Now referring in detail to the structure shown in the drawings, a support member 20, usually tubular in form, is provided, which member is made from any suitable material and is adapted to engage in a conventional manner with a support plate I! of an aircraft for support of same when not in the air. Member 2|] is adapted to slidably receive cylindrical member 2|, the lower end of which carries a torsion member 22 to provide pivotal mounting for a pair of fork arms between which a pneumatic tire and wheel assembly I9 is journalled.
Vertical load is transmitted between member 20 and cylinder 2| by means of a radially extending flange 23, suitabl secured, as by welding, to cylinder 21. A flange 24 is usually formed on the lower end of the member 20 and a suitable annular thrust bearing 25 is positioned intermediate flange 23 and flange 24. Thrust bearing 25 may be of any suitable construction and, in this instance, is shown as comprising a rubber member having a friction material coating 26 on its lower surface, or extending through the body of the member 25, as shown, to divide the bearing, if desired. The friction material coating 26 has the unusual property of greater kinetic friction than static friction and it is made from fabric which is impregnated with castor oil, a.
' wax compatible with the oil, and aluminum soap.
Graphite also may be present in the impregnating composition, which is thixotropic. A conventional split clamp ring 21 is provided to engage with the outer surfaces of the flanges 23 and 24 to limit axial movement between members 20 and 2! while permitting rotation therebetween.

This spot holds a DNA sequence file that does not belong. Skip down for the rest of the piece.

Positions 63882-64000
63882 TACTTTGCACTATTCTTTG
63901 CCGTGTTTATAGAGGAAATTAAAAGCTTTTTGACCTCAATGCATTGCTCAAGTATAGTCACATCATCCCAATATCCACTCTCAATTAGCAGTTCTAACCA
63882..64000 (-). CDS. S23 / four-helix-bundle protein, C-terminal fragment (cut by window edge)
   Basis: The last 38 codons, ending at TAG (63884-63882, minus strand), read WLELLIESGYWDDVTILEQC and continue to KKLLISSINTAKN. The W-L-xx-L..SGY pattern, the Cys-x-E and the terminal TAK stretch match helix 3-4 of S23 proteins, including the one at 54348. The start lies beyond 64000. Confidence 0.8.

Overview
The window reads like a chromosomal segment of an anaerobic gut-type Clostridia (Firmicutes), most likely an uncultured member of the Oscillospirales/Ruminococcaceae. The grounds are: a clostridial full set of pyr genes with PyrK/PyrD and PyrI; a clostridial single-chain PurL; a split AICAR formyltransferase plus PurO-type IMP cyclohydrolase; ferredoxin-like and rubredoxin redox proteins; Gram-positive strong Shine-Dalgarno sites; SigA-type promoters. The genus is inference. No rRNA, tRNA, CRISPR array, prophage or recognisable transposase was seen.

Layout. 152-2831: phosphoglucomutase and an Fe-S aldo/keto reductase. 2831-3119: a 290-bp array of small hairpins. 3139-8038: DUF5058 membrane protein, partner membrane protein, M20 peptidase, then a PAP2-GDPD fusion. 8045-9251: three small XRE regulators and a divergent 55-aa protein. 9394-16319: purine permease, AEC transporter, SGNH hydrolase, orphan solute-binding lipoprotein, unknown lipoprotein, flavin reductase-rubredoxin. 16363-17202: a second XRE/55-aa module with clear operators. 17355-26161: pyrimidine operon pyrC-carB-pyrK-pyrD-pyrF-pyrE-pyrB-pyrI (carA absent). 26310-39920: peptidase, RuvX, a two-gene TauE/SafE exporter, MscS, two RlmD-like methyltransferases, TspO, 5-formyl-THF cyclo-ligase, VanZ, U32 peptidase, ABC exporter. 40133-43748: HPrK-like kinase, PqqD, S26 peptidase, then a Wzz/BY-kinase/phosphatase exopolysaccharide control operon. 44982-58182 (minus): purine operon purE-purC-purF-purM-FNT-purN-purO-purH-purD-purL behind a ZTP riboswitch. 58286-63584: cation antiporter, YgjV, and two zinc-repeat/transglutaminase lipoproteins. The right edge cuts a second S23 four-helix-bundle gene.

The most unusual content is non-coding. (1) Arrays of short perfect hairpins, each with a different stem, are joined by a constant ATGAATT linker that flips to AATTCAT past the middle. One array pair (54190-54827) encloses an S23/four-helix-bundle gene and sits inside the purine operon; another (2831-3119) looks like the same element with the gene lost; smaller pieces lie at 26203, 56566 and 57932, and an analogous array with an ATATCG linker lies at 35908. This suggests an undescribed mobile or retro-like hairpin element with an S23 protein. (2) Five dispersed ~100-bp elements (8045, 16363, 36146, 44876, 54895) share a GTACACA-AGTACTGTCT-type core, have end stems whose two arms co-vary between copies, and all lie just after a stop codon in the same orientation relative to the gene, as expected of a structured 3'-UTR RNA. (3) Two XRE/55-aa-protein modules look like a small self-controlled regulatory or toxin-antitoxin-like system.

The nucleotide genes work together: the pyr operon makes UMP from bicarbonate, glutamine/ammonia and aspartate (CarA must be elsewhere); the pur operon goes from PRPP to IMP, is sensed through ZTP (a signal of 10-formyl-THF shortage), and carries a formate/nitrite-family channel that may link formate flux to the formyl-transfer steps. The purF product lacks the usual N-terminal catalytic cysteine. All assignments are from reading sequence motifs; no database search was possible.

In order to retain the telescoped portions of the members 20 and 21 in concentric alignment, suitable bearings 28 and 29 are positioned within the cylindrical space therebetween. The bushings 28 and 29 are constrained against axial movement by metal backing plates 3| and 32, respectively, integrally bonded thereto, and expanded to form an annular rib at 33 and 34, respectively, said ribs being complementally engaged in suitable channels provided in member 20 by crimping. Ribs 33 and 34 may be replaced by a series of circumferentially spaced expanded areas, if desired. Friction material 30, similar to the friction material 26, may be inteof suitable metal, is adapted to resist, resiliently, relative rotational movement between the mem-.
bers 20 and 2I and to realign such members upon removal of a distorting force.
In order to limit the amountof relative arcuate movement of the pneumatic tire and wheel assembly I9, associated with cylinder 2!, stop or motion limiting means may be provided. In Figs. 2, 4, 5 and 6 there is shown one embodiment of means for limiting rotational or castering movement of the undercarriage wheel disclosed. herein. A stop lug I27, finding its support in member 20, is positioned immediately above flange 24 to depend therefrom, the lower margin thereof extending into a cut-out section I28 of clamp 21, as shown in Fig. 2. The split clamp 21 preferably has two such cut-out sections I28, diametrically opposed and each adapted to receive a stop lug. The remainder of the C-clamp 21 is continuous around each semi-circular portion of member 20 for retention of flanges 23 and 24 and bearing 25 in unitary assembly. Stop lugs I2'I abut the end margins of cut-out sections I28 to limit wheel castering in each direction. Cutout sections I28 are of preselected length to control the desired limit of castering. More than one set of cut-out sections may be provided in the same assembly to provide universal application of the undercarriage unit.